Planet Rugby

Rugby's new face sits ill at ease

21st May 2014 08:30

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Heineken Cup trophy

No more: Heineken Cup

With domestic changes looming, rugby's timorous governing bodies and unions must step up to safeguard the future of the game.

I have sat quietly nursing a growing sense of apprehension while recent developments across European rugby have been reported, debated and in some cases trumpeted by much wiser and more experienced rugby men and women than I.

On Saturday, the last-ever Heineken Cup Final will take place under the closed roof of the magnificent Millenium Stadium; one last hurrah for club rugby's greatest competition. Then it will be no more, embarking off into the sunset and enduring only through the wonderful memories it will leave us with.

Perhaps it is fitting that this ultimate showpiece will be contested by Toulon and Saracens, two clubs who are perfect poster boys for rugby's new, commercialised fašade.

Will its replacement, the Rugby Champions Cup, inject fresh impetus, new dynamism, a greater sense of significance and spectacle to the pan-European game? Its backers will answer vehemently in the affirmative, but while I am sympathetic to the initial Anglo-French gripes that surfaced all those months ago, I fear the nature and scale of the change does not augur well for our sport.

The new tournament is, in theory, union-administered and union-governed. That is true in name only. In reality, it is the clubs and their owners who now have a firm grip on European rugby. The unions have allowed an assortment of businessmen to pry from their grasp the jewel in the crown of the Northern Hemisphere, and I remain incredulous at the number of people who suggest this is a good thing.

The clubs have indeed "won the battle for Europe", and the unions have indeed ceded control. It is, in my view, a very dangerous path down which to tread.

I am at pains to stress this is not an attack, nor a bitter character-assassination of the likes of Mark McCafferty, Bruce Craig and Nigel Wray; far from it. They're entitled to seek methods of bettering their earnings, and when it comes to professional rugby in England, the word "earnings" can more often than not be substituted by "losses".

But frankly, this scenario is far larger than them; it bears wide-ranging implications for global rugby.

Most worryingly, it sets a precedent within the game we should be wary of: if you're a disgruntled club owner, rightly or wrongly, and you kick up enough fuss, you are sure to get your way.

Our much-maligned unions have a great many faults - they're bureaucratic, they tend to move with the pace of a geriatric sloth and the conviction of a corpse. ERC's handling of the Euro-scuffle left a lot to be desired.

But for the good of the game, they must retain their role as custodians of rugby. And if they are to do so, it is imperative that, in conjunction with the IRB, they stand up and demonstrate some discernible backbone when troubles surface and rifts appear.

In the European debate, it took Pierre Camou, a man, regardless of his motives, who bore the gumption and drive to swim free from the stagnant ocean of union lethargy to do battle with the LNR and the French club bosses.

Meanwhile, rugby's governing body appear perennially impotent and afraid to exert their considerable clout, reluctant to rule and enforce where necessary.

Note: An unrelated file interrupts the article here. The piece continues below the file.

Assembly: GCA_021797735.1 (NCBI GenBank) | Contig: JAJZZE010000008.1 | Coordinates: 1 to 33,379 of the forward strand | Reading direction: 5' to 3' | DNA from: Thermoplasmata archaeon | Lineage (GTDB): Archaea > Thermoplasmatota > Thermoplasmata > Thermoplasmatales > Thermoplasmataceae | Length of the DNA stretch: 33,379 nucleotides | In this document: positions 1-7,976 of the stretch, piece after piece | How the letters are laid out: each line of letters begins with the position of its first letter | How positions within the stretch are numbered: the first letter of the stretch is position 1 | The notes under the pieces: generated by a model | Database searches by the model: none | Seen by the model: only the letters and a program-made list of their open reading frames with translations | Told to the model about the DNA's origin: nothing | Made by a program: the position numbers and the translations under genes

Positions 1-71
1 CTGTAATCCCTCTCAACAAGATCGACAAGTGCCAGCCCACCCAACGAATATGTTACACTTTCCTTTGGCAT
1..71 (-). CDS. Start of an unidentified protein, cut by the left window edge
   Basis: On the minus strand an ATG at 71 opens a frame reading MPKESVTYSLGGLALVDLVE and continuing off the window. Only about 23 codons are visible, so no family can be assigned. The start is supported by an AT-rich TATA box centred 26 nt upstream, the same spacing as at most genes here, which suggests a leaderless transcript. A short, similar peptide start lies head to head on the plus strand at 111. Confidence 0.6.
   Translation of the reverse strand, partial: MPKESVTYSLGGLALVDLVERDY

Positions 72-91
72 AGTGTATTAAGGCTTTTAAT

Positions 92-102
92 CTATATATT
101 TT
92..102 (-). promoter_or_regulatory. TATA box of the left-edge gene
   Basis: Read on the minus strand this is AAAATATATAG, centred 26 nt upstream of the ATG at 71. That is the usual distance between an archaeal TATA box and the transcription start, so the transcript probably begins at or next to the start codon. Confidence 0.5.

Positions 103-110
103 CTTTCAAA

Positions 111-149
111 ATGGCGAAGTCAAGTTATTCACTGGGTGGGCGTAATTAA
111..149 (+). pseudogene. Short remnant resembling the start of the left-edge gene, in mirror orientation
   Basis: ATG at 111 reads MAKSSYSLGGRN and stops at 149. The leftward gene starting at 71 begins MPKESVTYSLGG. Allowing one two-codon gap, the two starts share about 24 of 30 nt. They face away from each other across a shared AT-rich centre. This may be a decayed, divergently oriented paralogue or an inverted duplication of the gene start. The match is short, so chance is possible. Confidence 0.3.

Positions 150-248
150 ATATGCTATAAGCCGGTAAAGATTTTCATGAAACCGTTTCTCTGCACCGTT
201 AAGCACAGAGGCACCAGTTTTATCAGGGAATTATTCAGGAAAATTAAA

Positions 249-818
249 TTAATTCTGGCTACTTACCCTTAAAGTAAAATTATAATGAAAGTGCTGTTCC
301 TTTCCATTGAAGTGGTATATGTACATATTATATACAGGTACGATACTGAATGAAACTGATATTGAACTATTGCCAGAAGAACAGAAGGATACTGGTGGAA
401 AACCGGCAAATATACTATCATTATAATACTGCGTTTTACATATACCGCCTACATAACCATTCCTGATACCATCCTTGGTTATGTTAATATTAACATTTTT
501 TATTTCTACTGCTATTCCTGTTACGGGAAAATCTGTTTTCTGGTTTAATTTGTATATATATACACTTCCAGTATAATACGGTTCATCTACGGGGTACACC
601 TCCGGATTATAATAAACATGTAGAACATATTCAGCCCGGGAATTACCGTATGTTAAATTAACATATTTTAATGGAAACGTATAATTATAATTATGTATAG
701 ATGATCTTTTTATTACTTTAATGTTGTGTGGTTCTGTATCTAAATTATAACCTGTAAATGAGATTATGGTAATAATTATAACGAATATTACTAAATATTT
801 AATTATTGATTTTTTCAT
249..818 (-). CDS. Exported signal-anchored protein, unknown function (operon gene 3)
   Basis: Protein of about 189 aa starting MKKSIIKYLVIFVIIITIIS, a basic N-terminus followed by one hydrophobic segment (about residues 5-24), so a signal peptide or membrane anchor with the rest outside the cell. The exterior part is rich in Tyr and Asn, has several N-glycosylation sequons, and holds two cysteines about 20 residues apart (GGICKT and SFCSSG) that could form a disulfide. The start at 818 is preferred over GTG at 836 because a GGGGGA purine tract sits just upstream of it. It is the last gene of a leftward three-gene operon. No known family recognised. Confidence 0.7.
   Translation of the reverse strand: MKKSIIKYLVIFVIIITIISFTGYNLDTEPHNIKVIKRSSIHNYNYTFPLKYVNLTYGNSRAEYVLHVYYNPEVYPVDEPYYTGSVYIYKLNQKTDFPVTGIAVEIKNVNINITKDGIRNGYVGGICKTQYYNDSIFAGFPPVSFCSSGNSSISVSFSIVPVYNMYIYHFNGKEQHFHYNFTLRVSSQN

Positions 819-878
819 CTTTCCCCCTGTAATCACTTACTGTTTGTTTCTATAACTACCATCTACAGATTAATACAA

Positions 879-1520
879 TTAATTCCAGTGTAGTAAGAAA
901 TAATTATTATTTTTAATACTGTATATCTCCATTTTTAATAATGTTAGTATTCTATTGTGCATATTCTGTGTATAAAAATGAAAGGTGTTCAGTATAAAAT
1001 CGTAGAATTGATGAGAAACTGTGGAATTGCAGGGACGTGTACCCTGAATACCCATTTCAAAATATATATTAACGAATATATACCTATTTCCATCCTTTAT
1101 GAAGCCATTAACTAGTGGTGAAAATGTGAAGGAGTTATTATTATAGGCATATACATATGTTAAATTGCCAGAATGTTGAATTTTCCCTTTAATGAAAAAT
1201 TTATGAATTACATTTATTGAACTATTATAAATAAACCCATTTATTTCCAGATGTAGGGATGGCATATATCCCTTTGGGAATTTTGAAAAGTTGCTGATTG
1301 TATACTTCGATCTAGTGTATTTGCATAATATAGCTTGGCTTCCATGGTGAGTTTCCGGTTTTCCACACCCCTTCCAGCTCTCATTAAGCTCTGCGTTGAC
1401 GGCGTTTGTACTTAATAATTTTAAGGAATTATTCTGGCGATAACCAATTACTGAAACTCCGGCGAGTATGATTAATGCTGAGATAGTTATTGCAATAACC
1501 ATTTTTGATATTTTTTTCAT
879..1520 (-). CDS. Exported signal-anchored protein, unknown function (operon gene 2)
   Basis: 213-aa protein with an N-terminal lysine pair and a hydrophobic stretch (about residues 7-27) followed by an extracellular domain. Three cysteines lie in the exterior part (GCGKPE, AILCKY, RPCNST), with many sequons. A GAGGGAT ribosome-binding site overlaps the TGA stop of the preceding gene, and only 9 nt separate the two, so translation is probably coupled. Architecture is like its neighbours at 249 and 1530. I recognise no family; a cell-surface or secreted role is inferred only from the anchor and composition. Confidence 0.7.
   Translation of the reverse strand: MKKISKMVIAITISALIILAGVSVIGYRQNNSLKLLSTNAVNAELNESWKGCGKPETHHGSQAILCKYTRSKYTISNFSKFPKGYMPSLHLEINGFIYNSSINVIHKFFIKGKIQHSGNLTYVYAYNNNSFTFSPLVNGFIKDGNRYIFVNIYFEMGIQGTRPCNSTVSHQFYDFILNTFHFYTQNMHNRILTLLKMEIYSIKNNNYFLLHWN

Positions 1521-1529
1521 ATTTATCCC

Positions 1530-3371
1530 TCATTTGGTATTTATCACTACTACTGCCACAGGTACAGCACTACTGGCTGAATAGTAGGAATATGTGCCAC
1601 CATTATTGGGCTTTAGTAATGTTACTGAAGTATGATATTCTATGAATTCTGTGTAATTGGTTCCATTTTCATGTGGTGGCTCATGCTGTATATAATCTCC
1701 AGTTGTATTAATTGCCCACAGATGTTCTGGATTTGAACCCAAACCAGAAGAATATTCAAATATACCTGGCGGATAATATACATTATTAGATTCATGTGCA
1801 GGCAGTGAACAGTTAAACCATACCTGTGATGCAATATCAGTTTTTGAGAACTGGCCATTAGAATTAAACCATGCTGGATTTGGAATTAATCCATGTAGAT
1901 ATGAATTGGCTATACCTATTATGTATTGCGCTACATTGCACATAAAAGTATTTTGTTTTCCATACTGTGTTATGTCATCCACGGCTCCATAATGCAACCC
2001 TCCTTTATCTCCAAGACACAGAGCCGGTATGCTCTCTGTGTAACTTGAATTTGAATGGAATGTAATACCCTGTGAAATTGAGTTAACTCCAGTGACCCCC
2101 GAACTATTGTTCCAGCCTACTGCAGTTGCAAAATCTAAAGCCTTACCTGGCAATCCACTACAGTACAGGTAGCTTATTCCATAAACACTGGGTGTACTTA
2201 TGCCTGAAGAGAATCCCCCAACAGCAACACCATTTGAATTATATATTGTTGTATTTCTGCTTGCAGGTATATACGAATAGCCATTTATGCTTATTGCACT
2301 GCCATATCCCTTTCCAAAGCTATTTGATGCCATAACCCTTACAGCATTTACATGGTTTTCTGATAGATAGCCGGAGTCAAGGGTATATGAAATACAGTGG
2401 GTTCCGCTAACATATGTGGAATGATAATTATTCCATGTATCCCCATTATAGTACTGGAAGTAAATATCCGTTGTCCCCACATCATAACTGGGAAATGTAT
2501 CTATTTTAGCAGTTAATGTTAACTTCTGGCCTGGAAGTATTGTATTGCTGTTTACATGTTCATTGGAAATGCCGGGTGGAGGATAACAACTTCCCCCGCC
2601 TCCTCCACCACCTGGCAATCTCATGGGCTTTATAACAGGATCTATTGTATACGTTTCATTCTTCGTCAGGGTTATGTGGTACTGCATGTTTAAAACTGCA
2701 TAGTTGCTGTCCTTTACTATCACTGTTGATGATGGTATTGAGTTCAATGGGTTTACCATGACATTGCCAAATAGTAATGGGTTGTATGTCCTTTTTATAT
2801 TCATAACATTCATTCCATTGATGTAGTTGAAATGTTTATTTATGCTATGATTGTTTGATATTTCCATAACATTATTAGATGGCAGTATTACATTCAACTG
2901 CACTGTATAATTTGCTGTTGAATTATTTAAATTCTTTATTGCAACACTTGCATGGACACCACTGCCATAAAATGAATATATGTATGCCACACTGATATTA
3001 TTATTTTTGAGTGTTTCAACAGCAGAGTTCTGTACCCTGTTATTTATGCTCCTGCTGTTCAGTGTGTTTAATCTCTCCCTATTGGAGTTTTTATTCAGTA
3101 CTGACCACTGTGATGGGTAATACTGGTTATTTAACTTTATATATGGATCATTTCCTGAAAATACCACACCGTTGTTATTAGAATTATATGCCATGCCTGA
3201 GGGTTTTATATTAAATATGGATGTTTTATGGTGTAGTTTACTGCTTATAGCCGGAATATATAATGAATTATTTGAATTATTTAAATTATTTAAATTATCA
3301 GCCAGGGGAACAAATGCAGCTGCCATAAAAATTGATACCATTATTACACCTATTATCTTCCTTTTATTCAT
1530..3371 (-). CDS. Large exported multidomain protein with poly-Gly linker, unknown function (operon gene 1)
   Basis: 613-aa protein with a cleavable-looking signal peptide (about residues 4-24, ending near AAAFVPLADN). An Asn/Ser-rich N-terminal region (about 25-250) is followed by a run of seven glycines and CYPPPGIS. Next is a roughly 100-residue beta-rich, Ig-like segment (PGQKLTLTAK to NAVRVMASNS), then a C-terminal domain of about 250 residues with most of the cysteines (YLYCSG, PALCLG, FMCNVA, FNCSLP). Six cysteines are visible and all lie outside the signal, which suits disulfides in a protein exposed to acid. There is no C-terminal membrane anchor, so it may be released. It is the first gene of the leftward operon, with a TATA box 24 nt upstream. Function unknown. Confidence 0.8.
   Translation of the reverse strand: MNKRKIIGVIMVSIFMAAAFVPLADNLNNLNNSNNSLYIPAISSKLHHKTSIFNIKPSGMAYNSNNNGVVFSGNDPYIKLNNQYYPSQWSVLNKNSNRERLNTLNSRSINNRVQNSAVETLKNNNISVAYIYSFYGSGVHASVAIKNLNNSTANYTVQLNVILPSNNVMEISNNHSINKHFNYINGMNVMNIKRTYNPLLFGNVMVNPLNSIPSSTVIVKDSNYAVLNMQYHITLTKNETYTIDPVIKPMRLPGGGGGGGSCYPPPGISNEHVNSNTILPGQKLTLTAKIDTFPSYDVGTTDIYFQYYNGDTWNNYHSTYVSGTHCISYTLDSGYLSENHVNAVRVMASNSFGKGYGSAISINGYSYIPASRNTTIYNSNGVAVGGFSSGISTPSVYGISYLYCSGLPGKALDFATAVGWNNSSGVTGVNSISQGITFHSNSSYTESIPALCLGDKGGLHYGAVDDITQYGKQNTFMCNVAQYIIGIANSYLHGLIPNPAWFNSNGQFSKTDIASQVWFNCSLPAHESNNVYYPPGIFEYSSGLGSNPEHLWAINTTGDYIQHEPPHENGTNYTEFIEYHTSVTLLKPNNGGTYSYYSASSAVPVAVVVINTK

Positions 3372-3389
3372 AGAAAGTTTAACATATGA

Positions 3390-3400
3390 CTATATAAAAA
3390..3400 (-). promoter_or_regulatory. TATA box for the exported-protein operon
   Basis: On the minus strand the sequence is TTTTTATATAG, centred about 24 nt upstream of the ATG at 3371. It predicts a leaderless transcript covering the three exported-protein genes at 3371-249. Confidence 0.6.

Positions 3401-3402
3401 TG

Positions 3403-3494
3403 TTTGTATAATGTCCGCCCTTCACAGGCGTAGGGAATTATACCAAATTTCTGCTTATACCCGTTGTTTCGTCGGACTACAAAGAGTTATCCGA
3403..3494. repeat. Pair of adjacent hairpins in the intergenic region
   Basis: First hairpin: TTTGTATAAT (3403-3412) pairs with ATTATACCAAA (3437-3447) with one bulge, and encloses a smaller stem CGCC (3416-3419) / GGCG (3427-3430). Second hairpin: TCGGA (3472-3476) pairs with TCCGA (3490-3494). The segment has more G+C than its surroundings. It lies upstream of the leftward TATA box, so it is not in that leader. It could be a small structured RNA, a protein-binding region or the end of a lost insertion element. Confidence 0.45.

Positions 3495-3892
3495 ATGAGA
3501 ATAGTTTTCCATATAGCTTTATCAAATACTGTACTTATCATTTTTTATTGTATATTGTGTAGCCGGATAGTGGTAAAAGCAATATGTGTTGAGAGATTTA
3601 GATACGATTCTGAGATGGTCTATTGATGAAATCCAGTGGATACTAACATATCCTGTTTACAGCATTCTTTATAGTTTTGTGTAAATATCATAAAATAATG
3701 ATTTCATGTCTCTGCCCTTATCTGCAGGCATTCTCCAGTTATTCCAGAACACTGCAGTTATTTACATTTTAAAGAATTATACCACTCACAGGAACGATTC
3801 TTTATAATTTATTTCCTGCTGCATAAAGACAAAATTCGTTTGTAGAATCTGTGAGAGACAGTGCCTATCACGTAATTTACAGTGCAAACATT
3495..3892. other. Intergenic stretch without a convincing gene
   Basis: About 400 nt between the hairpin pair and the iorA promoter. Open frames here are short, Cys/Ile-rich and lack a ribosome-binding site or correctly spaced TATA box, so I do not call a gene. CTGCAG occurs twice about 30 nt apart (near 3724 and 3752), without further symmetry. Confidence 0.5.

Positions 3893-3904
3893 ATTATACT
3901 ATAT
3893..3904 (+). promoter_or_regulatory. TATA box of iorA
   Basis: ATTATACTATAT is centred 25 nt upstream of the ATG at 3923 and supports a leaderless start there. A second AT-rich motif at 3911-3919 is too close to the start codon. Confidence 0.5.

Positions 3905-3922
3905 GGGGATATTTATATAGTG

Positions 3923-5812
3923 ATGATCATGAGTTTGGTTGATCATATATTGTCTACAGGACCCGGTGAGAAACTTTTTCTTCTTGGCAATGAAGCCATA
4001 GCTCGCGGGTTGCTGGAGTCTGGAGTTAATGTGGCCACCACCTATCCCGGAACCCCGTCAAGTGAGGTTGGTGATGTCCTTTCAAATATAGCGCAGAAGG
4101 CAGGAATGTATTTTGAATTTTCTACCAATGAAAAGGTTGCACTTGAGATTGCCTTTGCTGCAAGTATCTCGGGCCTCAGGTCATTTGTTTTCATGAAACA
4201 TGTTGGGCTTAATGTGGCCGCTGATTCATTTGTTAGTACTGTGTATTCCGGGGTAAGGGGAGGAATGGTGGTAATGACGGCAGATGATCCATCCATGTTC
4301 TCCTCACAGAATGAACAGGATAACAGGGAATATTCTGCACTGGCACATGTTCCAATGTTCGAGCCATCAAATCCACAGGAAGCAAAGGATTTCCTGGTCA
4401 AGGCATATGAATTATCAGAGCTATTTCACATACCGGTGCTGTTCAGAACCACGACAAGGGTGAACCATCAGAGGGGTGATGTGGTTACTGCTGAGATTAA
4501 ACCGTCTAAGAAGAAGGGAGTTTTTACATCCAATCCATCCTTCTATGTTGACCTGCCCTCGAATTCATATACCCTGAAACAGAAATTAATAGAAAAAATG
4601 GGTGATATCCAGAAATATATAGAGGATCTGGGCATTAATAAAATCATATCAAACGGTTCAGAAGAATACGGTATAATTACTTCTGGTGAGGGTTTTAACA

Take, for instance, the Florian Fritz concussion saga, which we have featured extensively on these pages. Ask the IRB what action they plan to take over the most outrageous disregard for player welfare many of us will ever have witnessed, and they will tell you how deeply concerned they are, how they have asked the FFR to investigate, but how despite their apparent omnipotence they have no jurisdiction over such domestic leagues as the Top 14.

The FFR have in turn requested the LNR launch their own enquiry (which I understand kicked-off on Monday); lots of buck-passing, lots of condemnation, lots of tutting and shaking of heads, but precious little action.

Despite the presence of progressive thinkers like Brett Gosper and real rugby men like John Jeffrey and Bill Beaumont near the summit of the IRB, this display is indicative of the backwards officialdom that saw the group meekly sit by as Europe's club owners ushered in a new era of commerce.

We must be mindful that the good old amateur days are long gone; that television cash is king and that the game is an entirely different beast to that which we look upon fondly through grainy screen footage and commemorative DVDs.

But I believe I am among many eyeing the direction in which rugby is heading with a hefty degree of caution; I can certainly envisage a time in the not-too-distant future where the club game becomes such a sprawling monster that it seriously impedes Test level and disputes over player release and Regulation 9 become obsolete.

England will be without many top players for their first international on New Zealand soil next month, and despite the clamour, the unavailability of Owen Farrell, the Vunipola brothers and Tom Wood is a relatively minor issue.

But were such an expanding club schedule to impact upon a World Cup, perhaps the 2019 Japan-based tournament, it would make for an altogether different scenario.

The events that unfolded across Europe set the tone for rugby's immediate future, and I believe our governing bodies must start doing what they say on the tin. For the good of the game, it is time for them to stand up and be counted.

By Jamie Lyall

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